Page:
'I Challenged People': Claiming A Seat At The Table As A Black Female Soldier
Debra Gipson comes from a military family. Her grandfather, father, and several uncles and cousins all served in the armed forces.
“I noticed there were no African American females in my family who served in the military,” she said. “I thought, ‘We can serve too.’ So I decided to sign up.”
When she enlisted, her recruiter joked he wasn’t quite sure if she was ready for the military, or if the military was ready for her.
“If I’m being completely honest, I would have to say that the military was not ready for me,” she laughed. “I pushed the military to be more than it ever thought it could be.”
She served a decade in the Army. As a non-commissioned officer, Gipson pushed back against those who questioned her authority, and established herself as a mentor for other female soldiers.
“I think that when we think of power and leadership and authority, we don't necessarily think that [that] looks like me, it doesn't necessarily look like an African American woman. And so, I think that posed a lot of problems for people who weren't accustomed to seeing power vested in what I bring to the table,” she said. “The military is very traditional, and so to some extent there was always this push-and-pull notion about who can serve, and at what level they could serve, and whether or not their authority was rightfully vested in them.”
"I wanted to know what it is I had been willing to die for."
Throughout her military career, Gipson made a habit of speaking up for herself and others, no small feat in an organization where soldiers are taught to toe the line.
“I think for me it was about just knowing that I mattered and that I deserve to have a seat at the table. I challenged people often.”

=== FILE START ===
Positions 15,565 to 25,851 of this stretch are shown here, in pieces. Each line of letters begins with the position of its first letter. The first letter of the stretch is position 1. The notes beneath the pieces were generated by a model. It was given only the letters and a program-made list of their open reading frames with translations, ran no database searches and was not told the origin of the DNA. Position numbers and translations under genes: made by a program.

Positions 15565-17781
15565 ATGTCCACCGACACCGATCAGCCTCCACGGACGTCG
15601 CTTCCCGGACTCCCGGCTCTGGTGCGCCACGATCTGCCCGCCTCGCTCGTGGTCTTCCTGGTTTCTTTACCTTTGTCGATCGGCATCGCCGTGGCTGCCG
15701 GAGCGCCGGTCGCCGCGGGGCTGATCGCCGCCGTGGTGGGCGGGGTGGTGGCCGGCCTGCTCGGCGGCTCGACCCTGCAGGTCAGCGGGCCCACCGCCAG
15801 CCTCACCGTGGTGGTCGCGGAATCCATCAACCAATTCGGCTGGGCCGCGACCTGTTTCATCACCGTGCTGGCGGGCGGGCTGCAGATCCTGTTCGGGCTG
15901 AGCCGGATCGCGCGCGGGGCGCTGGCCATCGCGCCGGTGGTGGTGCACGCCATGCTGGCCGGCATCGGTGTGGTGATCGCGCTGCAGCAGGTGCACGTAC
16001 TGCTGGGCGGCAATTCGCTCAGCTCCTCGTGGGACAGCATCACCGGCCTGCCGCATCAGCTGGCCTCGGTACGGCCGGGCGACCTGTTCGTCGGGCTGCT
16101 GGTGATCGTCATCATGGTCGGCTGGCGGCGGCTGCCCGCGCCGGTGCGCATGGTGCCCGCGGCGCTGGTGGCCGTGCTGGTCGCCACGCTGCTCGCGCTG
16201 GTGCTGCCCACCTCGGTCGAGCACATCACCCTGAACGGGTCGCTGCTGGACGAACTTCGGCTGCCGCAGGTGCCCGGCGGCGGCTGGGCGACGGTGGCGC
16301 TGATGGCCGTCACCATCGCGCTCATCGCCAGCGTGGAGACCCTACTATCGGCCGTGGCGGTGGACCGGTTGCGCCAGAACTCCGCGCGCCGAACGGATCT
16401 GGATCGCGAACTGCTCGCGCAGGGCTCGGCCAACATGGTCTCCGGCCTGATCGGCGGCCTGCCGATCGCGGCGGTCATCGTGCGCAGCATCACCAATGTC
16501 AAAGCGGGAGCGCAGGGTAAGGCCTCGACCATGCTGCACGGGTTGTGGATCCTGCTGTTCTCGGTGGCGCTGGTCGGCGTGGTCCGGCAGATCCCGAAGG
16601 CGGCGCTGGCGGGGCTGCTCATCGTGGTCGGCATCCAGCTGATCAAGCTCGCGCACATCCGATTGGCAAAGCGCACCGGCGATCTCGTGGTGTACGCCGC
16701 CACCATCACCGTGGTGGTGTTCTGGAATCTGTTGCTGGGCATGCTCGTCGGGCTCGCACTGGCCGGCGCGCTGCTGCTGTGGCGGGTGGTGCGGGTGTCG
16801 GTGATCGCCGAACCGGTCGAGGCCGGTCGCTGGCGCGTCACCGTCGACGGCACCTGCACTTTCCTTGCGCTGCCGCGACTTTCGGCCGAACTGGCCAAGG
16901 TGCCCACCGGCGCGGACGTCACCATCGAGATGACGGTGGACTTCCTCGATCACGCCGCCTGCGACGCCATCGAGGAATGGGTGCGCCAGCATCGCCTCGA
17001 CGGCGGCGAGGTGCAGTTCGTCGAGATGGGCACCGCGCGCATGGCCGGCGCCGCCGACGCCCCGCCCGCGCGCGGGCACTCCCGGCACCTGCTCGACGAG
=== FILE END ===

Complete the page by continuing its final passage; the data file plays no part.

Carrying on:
Her deployment to Iraq took her away from her family for two years. When she returned, she knew she needed time to process what she’d been through. She decided to take a road trip across the United States.
“I wanted to know what it is I had been willing to die for,” she said. "One of the things that I discovered is the sheer diversity of this country, and I don't just mean the racial diversity. I mean the geographic diversity, the locational diversity, the income diversity. I got to meet so many different people during that time because people would know that I was traveling by myself and were always willing to lend a hand.”
The experience fostered a new sense of connection to the nation she’d served.
“You know, our country has a lot of problems and there’s a lot I think our country needs to atone for, but one thing I can honestly say is that I'm proud that I live in this country and I'm very proud that I served in the military.”
This conversation was produced by North Carolina Public Radio WUNC as part of StoryCorps’ Military Voices Initiative, and made possible by the Corporation for Public Broadcasting, a private corporation funded by the American people.